Guided Trips

FISHING REPORT AND SYNOPSIS: 11/21/2017

Fishing is good on the Clinch River right now and that is where I'm doing most of my guiding and fishing. The Smokies have been good as well. The Caney Fork is just now starting to offer some decent windows again so that is great news!

In the Smokies, the brown trout are wrapping up the spawn. Over the next few weeks, the opportunity to catch larger than average brown trout is definitely elevated. I like to throw nymphs or streamers right now and through the winter. Next spring should be good with hatches starting by the first of March and peaking by late April or early May. Spring is one of the best times to fish in the Smokies so start planning that trip now!

The Caney Fork is starting to offer some wade opportunities as well as some good schedules for half day floats. If you would like to get in a late season float or wade trip here, let me know as I have a few openings over the next few weeks.

This winter is looking like a good bet on the musky streams. We'll be out hunting the toothy critters in the near future so stay tuned for more on that!

Photo of the Month: Evening in the North Woods

Photo of the Month: Evening in the North Woods

Tuesday, January 22, 2008

Fishin' When it is Cold

Fishing has long been a year-round hobby for me but many people prefer to stay inside and keep warm when the temperature plummets in the middle of winter. That's too bad because they are missing out on some fantastic fishing, especially in the tailwaters where the steady water temperature insures a year long supply of bugs for the trout to munch on. Even the mountain streams can provide a good time because those fish still have to eat even when it is cold although probably not as much.

My biggest challenge when fishing during cold weather has always been staying warm. I don't really like fishing with gloves because I feel it really limits my dexterity for casting and also for playing the fish. For awhile I used half-finger gloves while fishing when it was cold but when I lost one of the gloves, I started searching for a better solution. This past weekend, I found a very reasonable solution to the glove problem. Recently, I bought a nice cheap pair of warm gloves (Thinsulate) to try out for cold weather fishing and Sunday was my second time trying them out on the water. The first time I didn't like them very much but it was much colder this past Sunday and I knew that without gloves of some type, I wouldn't be on the water very long.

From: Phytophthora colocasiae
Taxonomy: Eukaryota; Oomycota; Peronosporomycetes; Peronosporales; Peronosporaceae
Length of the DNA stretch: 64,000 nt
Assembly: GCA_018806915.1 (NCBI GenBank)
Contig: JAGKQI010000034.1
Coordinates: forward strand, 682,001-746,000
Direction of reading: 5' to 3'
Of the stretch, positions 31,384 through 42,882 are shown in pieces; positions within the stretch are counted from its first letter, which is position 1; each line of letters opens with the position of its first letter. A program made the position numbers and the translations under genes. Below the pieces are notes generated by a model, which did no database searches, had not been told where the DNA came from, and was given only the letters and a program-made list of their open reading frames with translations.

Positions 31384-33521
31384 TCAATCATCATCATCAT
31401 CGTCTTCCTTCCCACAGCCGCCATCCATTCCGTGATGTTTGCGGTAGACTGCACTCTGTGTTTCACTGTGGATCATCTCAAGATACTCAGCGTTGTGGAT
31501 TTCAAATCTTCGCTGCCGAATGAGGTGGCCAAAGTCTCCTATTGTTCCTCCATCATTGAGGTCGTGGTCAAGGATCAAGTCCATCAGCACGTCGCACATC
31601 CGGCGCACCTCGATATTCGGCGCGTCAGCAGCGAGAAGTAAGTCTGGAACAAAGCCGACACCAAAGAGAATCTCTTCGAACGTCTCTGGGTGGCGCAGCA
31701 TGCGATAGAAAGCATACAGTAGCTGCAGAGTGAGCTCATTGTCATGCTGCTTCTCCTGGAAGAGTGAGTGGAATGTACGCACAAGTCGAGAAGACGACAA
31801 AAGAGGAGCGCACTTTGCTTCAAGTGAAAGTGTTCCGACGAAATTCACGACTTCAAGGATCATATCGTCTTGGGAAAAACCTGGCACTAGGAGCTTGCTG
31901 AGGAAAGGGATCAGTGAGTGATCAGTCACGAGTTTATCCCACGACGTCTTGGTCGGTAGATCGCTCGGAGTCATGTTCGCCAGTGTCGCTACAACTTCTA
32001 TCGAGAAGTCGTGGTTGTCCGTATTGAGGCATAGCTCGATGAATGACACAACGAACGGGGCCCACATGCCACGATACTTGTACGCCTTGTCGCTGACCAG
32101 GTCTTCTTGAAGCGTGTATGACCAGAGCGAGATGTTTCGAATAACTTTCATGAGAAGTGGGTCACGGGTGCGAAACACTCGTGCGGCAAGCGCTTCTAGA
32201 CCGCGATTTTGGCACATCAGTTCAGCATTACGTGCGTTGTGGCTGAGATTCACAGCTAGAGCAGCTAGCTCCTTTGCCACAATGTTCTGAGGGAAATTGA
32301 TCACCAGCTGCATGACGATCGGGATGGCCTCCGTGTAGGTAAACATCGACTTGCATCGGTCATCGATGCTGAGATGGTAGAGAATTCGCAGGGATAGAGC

Starting out, I wore them on both hands but was still having a bit of a difficult time controlling my line. It was after a couple fish (when I naturally had to remove a glove anyway) that I decided to go without on my left hand glove for awhile. This worked out great since the glove on my right hand was collecting all the water off of the line as I stripped it in. As long as you keep your hands thoroughly dry, they will stay warm longer. Best of all, I was out there catching fish and not freezing in the process.

Two other suggestions on keeping your hands warm are to take something to dry your hands on and to take and use hand warmers. I did both and the hand warmer in particular worked wonders. It is always difficult to tie knots in cold weather. The hand warmer not only kept my hands warm but in so doing also contributed significantly to my ability to change flies comfortably.

Another suggestion on fishing in cold weather is to rig up at home. This option isn't for everyone and by doing this you will be guessing blindly what the fish will want. If you guess wrong, you won't be catching fish until you change flies. It worked out great for me though on Sunday. Knowing the river you will be fishing definitely helps in making this a viable option.

I'm still working on solutions to the fly reel freezing up everytime you catch a fish but I suspect the only solutions either include not going fishing in the first place or not catching fish. Ice in the guides and reel are just part of the game when the weather gets cold...

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